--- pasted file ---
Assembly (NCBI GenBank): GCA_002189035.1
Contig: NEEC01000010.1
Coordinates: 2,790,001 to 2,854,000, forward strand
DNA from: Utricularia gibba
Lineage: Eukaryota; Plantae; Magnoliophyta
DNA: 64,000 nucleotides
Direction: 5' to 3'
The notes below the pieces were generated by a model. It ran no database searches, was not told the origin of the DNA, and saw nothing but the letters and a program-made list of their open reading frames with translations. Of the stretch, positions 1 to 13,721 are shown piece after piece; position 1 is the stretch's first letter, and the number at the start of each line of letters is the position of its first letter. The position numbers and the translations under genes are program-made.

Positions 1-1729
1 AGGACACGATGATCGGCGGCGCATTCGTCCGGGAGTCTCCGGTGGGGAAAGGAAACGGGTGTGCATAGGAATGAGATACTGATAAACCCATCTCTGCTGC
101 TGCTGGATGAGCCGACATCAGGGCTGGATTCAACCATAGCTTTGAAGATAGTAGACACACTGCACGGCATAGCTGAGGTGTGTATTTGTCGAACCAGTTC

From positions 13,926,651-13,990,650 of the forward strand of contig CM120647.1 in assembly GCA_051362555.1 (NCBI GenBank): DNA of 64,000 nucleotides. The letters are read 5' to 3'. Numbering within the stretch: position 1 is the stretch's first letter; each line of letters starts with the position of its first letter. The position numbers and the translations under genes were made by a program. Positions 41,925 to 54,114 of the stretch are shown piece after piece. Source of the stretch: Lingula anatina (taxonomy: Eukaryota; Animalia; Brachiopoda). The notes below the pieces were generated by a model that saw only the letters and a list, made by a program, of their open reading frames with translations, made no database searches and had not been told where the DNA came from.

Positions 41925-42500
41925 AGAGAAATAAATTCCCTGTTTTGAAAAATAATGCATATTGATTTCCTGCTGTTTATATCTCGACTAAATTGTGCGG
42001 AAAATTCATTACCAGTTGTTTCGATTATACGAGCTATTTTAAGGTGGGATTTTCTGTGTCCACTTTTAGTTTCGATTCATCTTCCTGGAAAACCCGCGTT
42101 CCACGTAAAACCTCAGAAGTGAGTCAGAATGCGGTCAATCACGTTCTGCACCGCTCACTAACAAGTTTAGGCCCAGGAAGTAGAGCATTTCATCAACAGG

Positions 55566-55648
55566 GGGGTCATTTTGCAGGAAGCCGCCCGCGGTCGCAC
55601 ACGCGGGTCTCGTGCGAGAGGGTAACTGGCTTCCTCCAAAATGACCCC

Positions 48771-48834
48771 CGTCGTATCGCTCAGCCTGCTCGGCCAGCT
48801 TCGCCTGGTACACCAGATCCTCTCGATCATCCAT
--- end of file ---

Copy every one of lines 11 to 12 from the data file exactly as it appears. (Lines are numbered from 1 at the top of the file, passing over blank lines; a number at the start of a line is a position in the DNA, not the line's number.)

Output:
101 TGCTGGATGAGCCGACATCAGGGCTGGATTCAACCATAGCTTTGAAGATAGTAGACACACTGCACGGCATAGCTGAGGTGTGTATTTGTCGAACCAGTTC

From positions 13,926,651-13,990,650 of the forward strand of contig CM120647.1 in assembly GCA_051362555.1 (NCBI GenBank): DNA of 64,000 nucleotides. The letters are read 5' to 3'. Numbering within the stretch: position 1 is the stretch's first letter; each line of letters starts with the position of its first letter. The position numbers and the translations under genes were made by a program. Positions 41,925 to 54,114 of the stretch are shown piece after piece. Source of the stretch: Lingula anatina (taxonomy: Eukaryota; Animalia; Brachiopoda). The notes below the pieces were generated by a model that saw only the letters and a list, made by a program, of their open reading frames with translations, made no database searches and had not been told where the DNA came from.